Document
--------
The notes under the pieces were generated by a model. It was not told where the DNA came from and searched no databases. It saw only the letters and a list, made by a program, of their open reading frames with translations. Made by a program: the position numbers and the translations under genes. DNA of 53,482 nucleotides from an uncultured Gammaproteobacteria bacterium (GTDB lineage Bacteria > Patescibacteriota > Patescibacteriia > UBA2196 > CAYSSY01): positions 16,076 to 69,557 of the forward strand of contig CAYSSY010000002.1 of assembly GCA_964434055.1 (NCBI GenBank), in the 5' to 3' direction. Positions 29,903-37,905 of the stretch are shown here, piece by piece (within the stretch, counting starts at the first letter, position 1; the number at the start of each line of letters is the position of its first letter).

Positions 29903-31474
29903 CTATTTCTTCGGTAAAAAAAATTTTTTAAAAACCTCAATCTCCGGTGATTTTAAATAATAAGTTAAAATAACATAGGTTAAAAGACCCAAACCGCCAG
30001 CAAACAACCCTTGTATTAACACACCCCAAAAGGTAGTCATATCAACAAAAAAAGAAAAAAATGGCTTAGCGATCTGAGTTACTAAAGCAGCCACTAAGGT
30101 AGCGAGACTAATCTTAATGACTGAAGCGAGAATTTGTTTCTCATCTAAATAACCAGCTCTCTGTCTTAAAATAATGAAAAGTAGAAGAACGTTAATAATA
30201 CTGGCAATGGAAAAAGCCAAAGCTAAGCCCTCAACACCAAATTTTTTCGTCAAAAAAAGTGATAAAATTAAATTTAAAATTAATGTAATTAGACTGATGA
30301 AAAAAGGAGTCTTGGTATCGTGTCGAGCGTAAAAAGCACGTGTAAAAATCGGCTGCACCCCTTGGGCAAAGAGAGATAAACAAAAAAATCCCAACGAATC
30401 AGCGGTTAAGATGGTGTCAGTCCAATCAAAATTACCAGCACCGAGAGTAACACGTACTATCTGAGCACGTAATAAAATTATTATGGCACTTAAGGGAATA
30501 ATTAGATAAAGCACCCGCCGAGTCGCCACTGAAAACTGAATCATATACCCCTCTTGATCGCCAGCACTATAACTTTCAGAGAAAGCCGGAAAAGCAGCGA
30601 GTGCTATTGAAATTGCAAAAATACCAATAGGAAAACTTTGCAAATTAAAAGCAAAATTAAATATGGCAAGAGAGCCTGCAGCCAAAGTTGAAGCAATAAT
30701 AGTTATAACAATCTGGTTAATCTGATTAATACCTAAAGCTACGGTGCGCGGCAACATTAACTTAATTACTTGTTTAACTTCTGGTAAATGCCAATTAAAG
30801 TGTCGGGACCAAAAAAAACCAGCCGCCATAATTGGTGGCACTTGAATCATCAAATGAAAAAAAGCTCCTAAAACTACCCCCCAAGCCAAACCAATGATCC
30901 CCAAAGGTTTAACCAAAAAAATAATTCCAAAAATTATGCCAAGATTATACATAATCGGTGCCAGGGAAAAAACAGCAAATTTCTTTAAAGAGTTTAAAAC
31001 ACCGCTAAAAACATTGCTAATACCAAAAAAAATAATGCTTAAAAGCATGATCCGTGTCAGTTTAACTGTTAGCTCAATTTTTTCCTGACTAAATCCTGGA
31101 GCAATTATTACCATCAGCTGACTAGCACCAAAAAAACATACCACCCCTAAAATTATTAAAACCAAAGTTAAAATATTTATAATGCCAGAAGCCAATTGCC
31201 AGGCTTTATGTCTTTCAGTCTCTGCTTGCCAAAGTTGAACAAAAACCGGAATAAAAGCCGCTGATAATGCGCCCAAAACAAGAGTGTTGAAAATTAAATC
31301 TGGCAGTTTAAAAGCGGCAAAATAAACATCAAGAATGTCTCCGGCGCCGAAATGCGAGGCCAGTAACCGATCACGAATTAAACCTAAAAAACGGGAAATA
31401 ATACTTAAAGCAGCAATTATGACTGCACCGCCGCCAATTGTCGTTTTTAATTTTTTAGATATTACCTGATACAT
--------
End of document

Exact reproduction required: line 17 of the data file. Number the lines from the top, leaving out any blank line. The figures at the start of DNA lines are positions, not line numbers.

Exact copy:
31301 TGGCAGTTTAAAAGCGGCAAAATAAACATCAAGAATGTCTCCGGCGCCGAAATGCGAGGCCAGTAACCGATCACGAATTAAACCTAAAAAACGGGAAATA